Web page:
After this past season, Starks was once again a free agent. The Steelers had three free agents on the offensive line, Starks, Kemo, and Colon. To maintain a semblance of continuity on the line, the team needed to keep several of these lineman. Starks was top priority. But instead of aggressively pursuing a contract before free agency, the Steelers slapped the franchise tag on him, guaranteeing that he would be paid like a top five left tackle. Now I wanted to keep Starks, but guaranteeing him $8.5 million when the team was already tight with cap space didn't seem smart to me.

However, the new contract lessens the cap hit to less than $7 million per year. It's much better than $8.5 million in 2009, but still a lot to pay for an average left tackle. The Steelers now have more than $11 million tied up on the left side of an offensive line that was one of the worst in the league. Color me less than excited.

Considering the position they were in, the front office did a terrific job negotiating a contract extension. Max Starks had most of the leverage in this game, because at worst he could play 2009 for $8.5 million. The Steelers knew they would have to pay more than the $8.5 million in guaranteed money, and provide a lucrative salary, or Starks could walk. The deal, which offers only $10 million in guarantees and decreased his salary to less than $7 million per year, was even better than I thought possible. The team now has cap space to go after other important players. $7 million per year is still a lot for an average player, but the salary cap keeps increasing, and as a result, so do player salaries, expecially at the coveted left tackle position.

The good news not related to cap space is that the Steelers have the left tackle position set for the next four years. Even though Starks wasn't incredible at left tackle in 2008, he is a relatively new starter at the position. He has less than two seasons practicing there and has the tools and size needed to develop into a good player that can protect Big Ben's backside. It also provides the Steelers with some continuity on the O-line going into 2009. Continuity is one of the most important factors in offensive line play. I still think the O-line needs to get better players on the interior and right side of the line, but all of the signings this year will enable the team to transition (add Kraig Urbik and Shipley if they develop nicely) without making wholesale changes.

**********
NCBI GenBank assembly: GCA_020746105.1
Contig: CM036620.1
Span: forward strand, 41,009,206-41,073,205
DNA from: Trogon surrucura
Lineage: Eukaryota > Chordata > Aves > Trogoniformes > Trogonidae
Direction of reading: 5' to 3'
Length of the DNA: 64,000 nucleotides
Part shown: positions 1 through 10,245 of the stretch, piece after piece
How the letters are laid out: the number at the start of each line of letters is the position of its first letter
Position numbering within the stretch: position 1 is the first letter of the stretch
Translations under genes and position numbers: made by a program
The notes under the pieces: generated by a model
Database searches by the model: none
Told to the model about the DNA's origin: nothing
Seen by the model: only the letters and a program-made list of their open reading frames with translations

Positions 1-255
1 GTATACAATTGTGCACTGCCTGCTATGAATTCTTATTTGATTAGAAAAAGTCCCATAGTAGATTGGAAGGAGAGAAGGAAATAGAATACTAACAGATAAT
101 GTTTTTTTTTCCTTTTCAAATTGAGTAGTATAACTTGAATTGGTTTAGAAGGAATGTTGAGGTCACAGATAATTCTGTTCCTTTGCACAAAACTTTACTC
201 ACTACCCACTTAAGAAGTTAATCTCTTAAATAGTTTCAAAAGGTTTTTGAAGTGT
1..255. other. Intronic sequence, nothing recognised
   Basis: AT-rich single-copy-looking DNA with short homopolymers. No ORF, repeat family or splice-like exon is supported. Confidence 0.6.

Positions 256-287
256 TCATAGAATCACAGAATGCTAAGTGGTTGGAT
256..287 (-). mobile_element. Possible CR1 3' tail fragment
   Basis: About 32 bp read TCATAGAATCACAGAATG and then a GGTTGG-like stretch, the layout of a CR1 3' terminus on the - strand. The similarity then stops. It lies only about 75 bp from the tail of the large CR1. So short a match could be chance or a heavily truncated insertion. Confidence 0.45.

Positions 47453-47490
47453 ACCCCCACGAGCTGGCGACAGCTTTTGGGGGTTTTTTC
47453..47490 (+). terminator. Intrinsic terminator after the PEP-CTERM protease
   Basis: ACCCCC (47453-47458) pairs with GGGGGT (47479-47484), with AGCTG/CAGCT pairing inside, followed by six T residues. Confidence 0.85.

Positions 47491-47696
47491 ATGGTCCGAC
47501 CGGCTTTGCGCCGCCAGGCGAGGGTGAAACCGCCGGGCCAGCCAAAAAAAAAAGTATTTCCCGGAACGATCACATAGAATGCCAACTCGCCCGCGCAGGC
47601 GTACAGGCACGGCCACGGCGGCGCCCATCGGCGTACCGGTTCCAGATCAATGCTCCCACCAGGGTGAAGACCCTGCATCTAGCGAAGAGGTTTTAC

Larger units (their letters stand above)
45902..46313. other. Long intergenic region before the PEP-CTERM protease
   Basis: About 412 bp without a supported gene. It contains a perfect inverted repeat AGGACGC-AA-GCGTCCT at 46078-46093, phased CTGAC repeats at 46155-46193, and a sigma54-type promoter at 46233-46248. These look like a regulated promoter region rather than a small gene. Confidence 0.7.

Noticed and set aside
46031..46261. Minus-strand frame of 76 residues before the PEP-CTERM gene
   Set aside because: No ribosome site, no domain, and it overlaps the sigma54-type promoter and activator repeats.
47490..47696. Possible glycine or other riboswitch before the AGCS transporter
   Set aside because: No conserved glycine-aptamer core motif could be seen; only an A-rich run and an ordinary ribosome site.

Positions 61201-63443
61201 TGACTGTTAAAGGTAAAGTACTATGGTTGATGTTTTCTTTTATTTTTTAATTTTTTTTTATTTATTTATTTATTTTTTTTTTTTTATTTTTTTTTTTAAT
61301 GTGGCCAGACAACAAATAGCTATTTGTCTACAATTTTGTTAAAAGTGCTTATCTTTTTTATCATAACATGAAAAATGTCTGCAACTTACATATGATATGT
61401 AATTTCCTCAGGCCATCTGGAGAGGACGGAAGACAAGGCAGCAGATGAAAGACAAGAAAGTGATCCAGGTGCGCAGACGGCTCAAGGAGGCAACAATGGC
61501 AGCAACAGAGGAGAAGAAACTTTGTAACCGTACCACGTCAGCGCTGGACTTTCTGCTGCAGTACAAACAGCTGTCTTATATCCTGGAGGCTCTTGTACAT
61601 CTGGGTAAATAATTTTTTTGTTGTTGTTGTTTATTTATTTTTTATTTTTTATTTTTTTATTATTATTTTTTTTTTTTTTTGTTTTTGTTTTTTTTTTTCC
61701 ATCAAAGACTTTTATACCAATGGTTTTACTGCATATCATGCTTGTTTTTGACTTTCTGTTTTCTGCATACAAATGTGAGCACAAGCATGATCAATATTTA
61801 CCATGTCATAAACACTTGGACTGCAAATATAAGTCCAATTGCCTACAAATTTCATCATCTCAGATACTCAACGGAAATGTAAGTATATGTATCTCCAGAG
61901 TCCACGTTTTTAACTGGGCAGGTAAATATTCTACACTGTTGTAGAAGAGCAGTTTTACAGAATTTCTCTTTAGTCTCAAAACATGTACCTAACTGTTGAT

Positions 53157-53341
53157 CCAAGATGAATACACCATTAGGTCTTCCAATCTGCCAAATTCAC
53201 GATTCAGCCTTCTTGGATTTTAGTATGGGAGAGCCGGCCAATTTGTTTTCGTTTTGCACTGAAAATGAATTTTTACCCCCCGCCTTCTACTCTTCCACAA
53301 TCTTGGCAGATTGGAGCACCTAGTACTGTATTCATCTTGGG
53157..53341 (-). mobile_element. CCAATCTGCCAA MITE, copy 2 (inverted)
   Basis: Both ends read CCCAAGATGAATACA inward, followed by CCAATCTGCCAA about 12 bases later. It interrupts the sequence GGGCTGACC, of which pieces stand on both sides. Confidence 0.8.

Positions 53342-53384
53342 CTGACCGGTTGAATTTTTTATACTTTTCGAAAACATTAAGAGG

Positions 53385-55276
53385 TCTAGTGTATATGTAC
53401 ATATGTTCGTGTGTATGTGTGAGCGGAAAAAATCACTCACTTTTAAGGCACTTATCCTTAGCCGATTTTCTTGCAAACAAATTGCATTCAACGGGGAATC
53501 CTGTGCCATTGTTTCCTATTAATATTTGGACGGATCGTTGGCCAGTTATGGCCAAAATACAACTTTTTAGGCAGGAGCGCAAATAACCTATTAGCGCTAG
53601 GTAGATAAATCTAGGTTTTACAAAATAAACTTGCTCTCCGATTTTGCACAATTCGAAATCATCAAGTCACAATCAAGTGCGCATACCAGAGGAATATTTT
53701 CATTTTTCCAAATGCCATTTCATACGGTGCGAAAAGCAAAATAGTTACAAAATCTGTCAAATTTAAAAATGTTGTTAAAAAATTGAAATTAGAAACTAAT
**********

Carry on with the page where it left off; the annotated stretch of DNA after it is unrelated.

Given the position of the front office, they did an incredible job getting a contract in place early in the offseason. The extension provides long-term stability at the left tackle position, and it provides the team with cap room that was desperately needed. I wasn't thrilled with how the team handled the contracts for Max Starks in the past, but this was the best for which the Steelers could have hoped.